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Brain drain: Lagos state faces shortage of 30,000 medical doctors

The Lagos State Commissioner for Health, Prof. Akin Abayomi, has revealed a significant shortfall in the state’s medical workforce.

According to Abayomi, Lagos State is currently deficient by approximately 30,000 medical doctors necessary to meet its healthcare needs.

He made this revelation during a recent address at the ongoing 2024 Clean-Air Forum in Lagos.

The shortage

The commissioner highlighted this issue as a major contributor to the strain on the existing medical personnel, who are already stretched thin in an attempt to bridge the gap in the doctor-to-patient ratio.

The ongoing brain drain, he noted, has exacerbated the situation, further depleting the state’s healthcare resources.

In his speech, Abayomi lamented the negative repercussions of air pollution on public health and emphasized the importance of inter-agency collaborations to address this crisis effectively.

He stated that the state urgently needs more medical doctors to cope with the rising healthcare demands of Lagos, a city that continues to grow rapidly.

“Lagos’ annual population growth rate of six to eight per cent poses significant challenges, including in the health sector,” Abayomi said.

“Due to its daily increasing population, Lagos has a complex tuberculosis index, and the state is making substantial efforts to control its spread.”

He further stressed the importance of improving air quality and combating environmental pollution through collaborative efforts.

“As a government, we will continue to support all initiatives aimed at cleaning the air in our city to reduce the incidence of airborne and waterborne diseases that adversely affect the health of our residents,” Abayomi added.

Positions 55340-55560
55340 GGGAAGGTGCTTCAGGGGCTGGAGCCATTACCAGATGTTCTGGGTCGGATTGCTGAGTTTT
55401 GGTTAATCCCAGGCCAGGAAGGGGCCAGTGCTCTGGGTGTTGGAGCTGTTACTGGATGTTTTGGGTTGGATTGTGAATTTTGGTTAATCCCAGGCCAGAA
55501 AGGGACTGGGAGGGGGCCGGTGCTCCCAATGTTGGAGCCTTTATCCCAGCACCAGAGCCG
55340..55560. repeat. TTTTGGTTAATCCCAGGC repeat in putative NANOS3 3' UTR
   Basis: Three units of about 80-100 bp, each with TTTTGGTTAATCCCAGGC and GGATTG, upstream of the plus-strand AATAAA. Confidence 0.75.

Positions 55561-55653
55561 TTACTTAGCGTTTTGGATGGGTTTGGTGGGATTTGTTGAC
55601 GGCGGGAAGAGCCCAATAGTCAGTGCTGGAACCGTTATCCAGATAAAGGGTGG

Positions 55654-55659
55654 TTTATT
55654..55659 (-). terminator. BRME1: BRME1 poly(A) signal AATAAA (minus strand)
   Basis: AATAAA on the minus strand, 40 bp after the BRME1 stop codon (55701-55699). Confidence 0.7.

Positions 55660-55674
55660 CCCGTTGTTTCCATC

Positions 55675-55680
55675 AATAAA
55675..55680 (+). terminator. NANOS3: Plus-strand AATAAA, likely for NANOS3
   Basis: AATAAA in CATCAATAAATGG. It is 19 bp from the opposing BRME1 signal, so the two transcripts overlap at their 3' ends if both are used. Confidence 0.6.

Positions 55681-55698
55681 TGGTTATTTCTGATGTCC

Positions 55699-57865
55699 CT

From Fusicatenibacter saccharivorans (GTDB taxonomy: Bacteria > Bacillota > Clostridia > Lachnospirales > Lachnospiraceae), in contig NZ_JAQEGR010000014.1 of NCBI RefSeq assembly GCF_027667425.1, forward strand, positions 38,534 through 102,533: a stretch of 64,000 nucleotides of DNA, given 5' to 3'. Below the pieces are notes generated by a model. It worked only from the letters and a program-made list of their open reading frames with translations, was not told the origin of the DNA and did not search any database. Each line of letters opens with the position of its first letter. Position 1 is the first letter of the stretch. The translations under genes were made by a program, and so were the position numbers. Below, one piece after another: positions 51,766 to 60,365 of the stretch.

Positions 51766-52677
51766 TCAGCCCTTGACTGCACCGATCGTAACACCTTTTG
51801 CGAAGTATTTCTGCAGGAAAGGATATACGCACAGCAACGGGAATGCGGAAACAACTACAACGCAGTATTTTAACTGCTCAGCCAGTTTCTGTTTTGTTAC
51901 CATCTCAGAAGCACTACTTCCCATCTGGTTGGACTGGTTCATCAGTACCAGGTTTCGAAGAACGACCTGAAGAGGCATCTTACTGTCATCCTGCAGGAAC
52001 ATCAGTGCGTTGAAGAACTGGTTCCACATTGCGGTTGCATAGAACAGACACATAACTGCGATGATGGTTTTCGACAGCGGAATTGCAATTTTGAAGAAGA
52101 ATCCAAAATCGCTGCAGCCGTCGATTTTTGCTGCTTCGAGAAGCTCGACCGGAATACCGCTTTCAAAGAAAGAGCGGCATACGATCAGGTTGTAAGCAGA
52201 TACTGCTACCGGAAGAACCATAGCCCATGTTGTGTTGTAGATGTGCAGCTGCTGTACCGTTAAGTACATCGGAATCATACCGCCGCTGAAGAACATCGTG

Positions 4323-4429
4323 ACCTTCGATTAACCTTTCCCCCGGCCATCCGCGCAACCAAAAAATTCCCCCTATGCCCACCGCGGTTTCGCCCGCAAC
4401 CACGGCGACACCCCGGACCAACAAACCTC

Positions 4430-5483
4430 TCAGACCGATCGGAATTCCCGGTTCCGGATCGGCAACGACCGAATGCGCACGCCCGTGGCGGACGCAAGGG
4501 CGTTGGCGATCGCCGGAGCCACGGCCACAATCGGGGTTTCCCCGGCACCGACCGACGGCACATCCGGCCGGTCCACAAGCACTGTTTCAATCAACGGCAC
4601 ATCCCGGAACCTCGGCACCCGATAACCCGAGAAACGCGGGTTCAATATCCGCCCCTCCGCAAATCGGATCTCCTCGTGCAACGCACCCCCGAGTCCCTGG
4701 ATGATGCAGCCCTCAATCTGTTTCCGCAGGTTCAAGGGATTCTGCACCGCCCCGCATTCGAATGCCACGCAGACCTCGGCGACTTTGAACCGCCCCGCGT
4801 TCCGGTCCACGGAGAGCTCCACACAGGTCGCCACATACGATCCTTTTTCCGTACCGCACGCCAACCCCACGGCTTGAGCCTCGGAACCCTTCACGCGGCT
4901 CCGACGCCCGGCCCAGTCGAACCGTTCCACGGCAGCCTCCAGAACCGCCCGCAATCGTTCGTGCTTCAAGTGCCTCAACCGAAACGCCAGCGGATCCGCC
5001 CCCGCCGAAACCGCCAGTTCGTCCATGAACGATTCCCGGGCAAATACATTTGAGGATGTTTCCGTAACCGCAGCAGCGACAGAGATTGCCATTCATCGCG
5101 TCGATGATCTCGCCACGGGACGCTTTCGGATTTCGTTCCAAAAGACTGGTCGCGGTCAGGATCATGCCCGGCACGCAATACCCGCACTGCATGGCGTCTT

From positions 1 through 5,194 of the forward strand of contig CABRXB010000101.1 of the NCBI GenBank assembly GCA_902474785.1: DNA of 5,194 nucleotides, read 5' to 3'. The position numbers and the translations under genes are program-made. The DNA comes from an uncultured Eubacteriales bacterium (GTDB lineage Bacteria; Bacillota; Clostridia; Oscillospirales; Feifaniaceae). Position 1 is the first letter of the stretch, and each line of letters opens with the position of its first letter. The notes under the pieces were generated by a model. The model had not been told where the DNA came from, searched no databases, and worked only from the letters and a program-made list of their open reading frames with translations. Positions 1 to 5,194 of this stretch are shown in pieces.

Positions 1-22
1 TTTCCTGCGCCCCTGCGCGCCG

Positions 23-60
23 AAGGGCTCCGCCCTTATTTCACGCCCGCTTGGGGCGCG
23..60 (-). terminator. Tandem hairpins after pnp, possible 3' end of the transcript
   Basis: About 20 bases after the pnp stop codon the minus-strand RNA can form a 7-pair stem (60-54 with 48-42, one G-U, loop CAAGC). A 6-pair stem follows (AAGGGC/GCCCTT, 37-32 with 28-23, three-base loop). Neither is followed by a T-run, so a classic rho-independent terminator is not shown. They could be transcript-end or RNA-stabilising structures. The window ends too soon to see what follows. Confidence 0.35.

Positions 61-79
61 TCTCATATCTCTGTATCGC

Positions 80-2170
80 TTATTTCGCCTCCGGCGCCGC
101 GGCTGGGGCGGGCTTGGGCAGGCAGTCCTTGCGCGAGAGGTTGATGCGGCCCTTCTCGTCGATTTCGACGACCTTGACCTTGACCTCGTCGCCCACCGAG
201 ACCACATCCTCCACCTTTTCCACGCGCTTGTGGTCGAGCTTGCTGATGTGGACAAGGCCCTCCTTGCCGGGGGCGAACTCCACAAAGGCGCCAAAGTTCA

What you should know

Addressing concerns about the shortage of bed spaces in state health centres, the commissioner acknowledged the public’s frustration and assured that the government is actively working to resolve this issue.

He mentioned that the construction of modern healthcare facilities across Lagos and the establishment of a medical research institution are pivotal steps towards addressing these challenges.

“We are committed to bridging the gap within the next 18 months to provide the public with the healthcare services they deserve,” he said, promising that these efforts would offer significant relief to patients and improve overall healthcare delivery in the state.

  • Lagos State, the economic and commercial nerve centre of Nigeria, has long grappled with significant challenges in its healthcare sector.
  • With a rapidly growing population, currently estimated at over 20 million, the state faces a daunting task in providing adequate healthcare services to its residents.
  • The brain drain in the healthcare sector has led to recurrent strikes by medical doctors, which have severely impacted the delivery of healthcare services.
  • These strikes typically arise from disputes over poor working conditions, inadequate remuneration, lack of essential medical supplies, and the failure of the state government to honour agreements reached with the doctors.

Source: Naijaonpoint.com.

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